Restaurant Menu Pricing

 

One of the things that restaurant owners often struggle with when they open a new restaurant is menu pricing. There are some basic guidelines that you can follow to come up with the ideal prices for your restaurant concept and location. While you can learn a lot by observing the prices of your competitors, a large part of your pricing will come down to instinct. Below we have outlined some of the points that you should consider when it comes to restaurant menu pricing.

Pricing Just Right

It is important that you take the time to come up with menu prices that will optimize your profits. If you price your menu items too low then you will have trouble covering costs and you will struggle to make a profit. On the other hand, if you price them too high then you will scare away prospective diners and not get the volume of business that you need. Somewhere in the middle, you can find the perfect price points that allow you to fill your tables, offer value to customers as well as make enough money to be profitable.

What are Other Restaurants Charging?

One of the best and most enjoyable ways to make menu pricing decisions before you open up your restaurant is to do some research by visiting your competitors. Inspect their menu, sample their food and see what kind of value and experience they offer in their restaurant for the price that you paid. These days you can also check numerous menus online by quickly going through restaurant websites.

Consider the number of competitors that are located around you. Other restaurants represent an alternative to customers who don’t like the look of your prices. However if your restaurant is unique in your area or has a well established reputation then you may be able to get away with charging premium prices.

If there are two local options for Italian then customers may compare prices between the two. However, if you are the only Indian restaurant in town then customers may be prepared to pay a little more to dine with you if they just happen to feel like your specialty of cuisine.

Costs Affect Pricing

Keep in mind that some ingredients are subject to fluctuations in market prices, usually due to the fact that some items are seasonal. You can either limit these ingredients, add menu inserts with the latest prices for certain dishes or simply fix a price that you know will allow you to make a healthy profit most of the time. Some establishments, such as seafood restaurants have a chalk board where they can adjust the prices of menu items on a regular basis. Some menu items have to be priced differently due to the labor costs involved with their preparation if they take an exceptionally long time to prepare.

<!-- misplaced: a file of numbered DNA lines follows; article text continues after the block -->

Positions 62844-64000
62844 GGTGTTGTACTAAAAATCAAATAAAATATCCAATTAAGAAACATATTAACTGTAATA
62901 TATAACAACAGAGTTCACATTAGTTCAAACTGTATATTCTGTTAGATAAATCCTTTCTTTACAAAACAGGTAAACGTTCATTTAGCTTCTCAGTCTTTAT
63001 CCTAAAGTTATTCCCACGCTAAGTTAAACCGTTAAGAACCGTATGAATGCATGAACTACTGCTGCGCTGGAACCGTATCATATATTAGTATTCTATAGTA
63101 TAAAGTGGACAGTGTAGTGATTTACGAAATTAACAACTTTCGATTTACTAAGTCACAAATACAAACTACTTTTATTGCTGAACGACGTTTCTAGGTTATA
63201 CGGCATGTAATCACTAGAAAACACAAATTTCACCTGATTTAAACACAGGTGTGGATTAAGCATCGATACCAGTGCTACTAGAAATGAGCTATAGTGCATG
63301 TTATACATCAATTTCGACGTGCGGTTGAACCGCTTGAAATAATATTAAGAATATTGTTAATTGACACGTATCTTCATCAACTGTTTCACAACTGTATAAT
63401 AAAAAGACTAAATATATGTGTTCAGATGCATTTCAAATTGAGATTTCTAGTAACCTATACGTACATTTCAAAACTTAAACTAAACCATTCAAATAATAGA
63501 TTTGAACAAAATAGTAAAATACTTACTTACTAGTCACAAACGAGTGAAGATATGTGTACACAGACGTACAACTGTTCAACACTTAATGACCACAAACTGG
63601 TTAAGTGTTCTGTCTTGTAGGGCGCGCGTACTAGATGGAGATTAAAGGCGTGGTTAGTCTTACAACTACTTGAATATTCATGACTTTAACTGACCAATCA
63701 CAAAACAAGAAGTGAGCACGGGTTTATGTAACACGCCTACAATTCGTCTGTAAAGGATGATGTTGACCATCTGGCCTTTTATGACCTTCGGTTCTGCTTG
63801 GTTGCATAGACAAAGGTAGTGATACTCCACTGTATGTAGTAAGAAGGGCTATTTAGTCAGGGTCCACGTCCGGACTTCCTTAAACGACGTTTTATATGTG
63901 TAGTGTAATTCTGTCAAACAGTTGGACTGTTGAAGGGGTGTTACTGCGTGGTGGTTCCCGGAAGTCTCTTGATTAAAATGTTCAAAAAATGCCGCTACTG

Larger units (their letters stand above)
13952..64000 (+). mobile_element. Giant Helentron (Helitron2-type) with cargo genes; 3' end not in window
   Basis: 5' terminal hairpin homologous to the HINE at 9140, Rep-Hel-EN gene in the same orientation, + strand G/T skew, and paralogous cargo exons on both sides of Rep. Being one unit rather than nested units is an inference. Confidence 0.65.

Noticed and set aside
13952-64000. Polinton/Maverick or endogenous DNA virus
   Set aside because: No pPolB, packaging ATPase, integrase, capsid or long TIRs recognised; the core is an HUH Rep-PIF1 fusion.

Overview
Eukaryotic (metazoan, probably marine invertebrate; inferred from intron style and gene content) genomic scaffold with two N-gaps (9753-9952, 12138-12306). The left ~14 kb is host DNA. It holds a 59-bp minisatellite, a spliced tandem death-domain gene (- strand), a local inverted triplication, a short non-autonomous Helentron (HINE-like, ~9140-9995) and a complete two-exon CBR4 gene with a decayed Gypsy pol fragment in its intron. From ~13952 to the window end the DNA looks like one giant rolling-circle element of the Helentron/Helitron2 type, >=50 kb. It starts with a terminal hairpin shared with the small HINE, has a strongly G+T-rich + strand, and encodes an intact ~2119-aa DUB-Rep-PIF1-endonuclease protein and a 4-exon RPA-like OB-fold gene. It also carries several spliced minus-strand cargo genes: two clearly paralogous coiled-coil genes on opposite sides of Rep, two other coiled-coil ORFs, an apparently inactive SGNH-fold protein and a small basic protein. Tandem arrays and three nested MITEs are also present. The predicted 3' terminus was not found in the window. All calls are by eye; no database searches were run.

A Menu Pricing Formula

There are a few formulas for pricing menu items that will help you determine what to charge. These are good as a rough guide but you may have to make adjustments to them for many reasons.

One common formula involves figuring out how much a dish costs to make and then multiplying that figure by three to allow for wages, overheads and profit. It is important to be aware of food cost percentages. This method automatically gives you a food cost percentage of 33.3% or one third.

This method can be a little overly simplistic though as non food related costs have risen a lot in recent years. Many restaurateurs are able to get their food cost percentages much lower than this with some able to keep this ratio as low as 20%.

Price Promotions

Some customers are extremely conscious of price when they browse a menu. Market to this kind of customer by highlighting ‘house specials’ or ‘chefs specials’ that are discounted for a certain time period. You can also offer set menus that include a number of courses and beverages for a certain number of people for a fixed price. Discounts work well for most casual dining establishments and give people the perception that they are getting a great deal.

The Psychology Behind Pricing

Some consumers subconsciously respond to certain price points without realizing this. One example is how a price like $19.95 is considered by many consumers to be a much better deal than $20 would be.

Depending on your location and your concept some consumers may feel that main courses under $20 are a good deal and ignore those above that level. The key is in identifying the right price points for your restaurant.

Price Range and Minimums

Give some thought to the range of prices that your restaurant will offer and whether it will be perceived as being value, mid-range or expensive. Think about the minimum amount that you want to get out of each customer that comes through your doors. You may even go as far as having a minimum charge per head at times when your restaurant is really busy.